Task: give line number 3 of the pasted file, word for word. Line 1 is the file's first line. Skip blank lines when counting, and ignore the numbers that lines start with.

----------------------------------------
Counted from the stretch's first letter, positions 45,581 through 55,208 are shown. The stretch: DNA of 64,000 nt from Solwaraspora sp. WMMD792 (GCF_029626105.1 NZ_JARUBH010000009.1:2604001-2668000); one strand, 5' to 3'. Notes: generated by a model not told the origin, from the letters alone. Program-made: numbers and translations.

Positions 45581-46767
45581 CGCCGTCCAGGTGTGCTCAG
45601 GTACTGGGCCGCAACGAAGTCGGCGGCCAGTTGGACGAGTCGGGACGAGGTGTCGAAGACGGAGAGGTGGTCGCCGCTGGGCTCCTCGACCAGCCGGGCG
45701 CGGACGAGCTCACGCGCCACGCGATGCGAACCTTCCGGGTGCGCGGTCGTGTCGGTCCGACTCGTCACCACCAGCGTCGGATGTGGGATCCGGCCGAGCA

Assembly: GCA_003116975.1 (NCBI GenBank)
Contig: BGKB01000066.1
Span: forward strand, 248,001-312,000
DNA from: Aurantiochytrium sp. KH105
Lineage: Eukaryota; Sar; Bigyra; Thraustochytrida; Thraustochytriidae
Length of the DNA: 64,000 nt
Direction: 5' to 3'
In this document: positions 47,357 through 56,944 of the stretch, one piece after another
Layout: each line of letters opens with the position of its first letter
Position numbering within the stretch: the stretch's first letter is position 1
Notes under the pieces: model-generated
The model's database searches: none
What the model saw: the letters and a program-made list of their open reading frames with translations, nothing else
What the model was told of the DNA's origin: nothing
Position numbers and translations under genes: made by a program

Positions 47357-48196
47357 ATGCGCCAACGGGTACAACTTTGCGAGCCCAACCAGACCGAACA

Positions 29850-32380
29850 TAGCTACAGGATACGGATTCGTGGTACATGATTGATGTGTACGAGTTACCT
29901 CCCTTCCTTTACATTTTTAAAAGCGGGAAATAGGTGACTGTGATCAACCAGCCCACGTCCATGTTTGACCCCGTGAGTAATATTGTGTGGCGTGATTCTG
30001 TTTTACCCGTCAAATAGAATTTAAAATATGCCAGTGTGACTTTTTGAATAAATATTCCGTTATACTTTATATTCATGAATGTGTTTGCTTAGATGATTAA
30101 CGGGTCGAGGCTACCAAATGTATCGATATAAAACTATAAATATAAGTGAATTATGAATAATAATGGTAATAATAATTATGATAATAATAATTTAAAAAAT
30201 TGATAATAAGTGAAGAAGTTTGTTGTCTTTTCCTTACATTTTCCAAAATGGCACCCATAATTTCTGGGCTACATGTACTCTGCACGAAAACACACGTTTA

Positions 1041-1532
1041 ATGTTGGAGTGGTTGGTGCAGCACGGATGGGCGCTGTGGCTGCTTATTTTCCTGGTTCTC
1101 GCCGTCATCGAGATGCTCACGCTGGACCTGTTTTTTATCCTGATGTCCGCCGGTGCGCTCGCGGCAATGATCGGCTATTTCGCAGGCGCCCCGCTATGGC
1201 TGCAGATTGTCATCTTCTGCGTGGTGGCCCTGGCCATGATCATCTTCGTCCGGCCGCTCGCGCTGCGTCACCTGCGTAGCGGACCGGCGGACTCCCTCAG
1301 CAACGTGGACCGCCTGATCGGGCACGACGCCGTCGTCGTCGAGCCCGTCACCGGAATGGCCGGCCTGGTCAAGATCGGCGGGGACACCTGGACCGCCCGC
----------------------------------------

45581 CGCCGTCCAGGTGTGCTCAG